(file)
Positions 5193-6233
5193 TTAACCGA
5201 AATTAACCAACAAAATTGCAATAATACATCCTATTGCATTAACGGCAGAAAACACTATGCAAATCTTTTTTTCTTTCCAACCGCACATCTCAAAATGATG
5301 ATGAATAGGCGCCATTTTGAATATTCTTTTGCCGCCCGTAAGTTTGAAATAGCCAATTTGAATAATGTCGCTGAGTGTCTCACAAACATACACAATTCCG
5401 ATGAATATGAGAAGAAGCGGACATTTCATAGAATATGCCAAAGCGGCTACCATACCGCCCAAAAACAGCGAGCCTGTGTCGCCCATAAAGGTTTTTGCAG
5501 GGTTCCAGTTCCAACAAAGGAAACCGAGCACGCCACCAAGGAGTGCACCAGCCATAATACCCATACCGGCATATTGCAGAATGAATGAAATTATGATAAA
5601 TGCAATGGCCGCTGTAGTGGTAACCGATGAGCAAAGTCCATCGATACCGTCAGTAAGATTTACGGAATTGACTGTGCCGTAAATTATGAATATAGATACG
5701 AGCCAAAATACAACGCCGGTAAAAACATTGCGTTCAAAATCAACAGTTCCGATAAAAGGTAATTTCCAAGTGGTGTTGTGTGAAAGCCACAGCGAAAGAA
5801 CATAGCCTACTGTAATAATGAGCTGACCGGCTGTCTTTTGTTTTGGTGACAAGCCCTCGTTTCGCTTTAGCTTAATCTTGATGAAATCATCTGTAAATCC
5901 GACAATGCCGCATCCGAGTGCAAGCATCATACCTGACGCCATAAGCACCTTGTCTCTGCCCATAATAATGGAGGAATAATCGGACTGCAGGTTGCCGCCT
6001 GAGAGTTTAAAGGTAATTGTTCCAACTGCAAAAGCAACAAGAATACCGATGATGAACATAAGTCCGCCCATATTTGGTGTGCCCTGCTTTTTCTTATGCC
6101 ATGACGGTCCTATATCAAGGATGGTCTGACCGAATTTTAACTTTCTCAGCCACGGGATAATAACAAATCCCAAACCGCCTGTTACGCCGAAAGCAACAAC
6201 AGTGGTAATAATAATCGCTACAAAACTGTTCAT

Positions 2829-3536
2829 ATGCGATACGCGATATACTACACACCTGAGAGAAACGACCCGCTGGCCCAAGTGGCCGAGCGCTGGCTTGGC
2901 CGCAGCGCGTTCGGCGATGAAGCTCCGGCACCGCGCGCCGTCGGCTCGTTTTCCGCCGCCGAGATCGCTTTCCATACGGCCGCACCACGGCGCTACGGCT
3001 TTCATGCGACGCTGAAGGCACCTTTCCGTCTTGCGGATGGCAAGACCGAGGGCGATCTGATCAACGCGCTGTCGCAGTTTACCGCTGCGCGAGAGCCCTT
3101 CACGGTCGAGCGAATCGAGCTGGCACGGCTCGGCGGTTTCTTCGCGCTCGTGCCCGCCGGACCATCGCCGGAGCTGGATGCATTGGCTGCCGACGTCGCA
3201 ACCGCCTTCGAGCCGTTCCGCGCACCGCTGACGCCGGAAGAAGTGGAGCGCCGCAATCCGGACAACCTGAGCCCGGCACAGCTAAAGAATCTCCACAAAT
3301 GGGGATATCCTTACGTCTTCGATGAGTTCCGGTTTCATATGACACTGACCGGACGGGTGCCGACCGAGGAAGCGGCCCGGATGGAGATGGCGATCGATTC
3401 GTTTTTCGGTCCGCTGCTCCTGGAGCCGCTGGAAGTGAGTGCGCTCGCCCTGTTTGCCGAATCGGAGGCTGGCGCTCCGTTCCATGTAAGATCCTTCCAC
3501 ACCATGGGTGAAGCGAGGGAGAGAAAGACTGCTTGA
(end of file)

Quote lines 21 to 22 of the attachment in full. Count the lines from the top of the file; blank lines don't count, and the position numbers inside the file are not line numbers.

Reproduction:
3401 GTTTTTCGGTCCGCTGCTCCTGGAGCCGCTGGAAGTGAGTGCGCTCGCCCTGTTTGCCGAATCGGAGGCTGGCGCTCCGTTCCATGTAAGATCCTTCCAC
3501 ACCATGGGTGAAGCGAGGGAGAGAAAGACTGCTTGA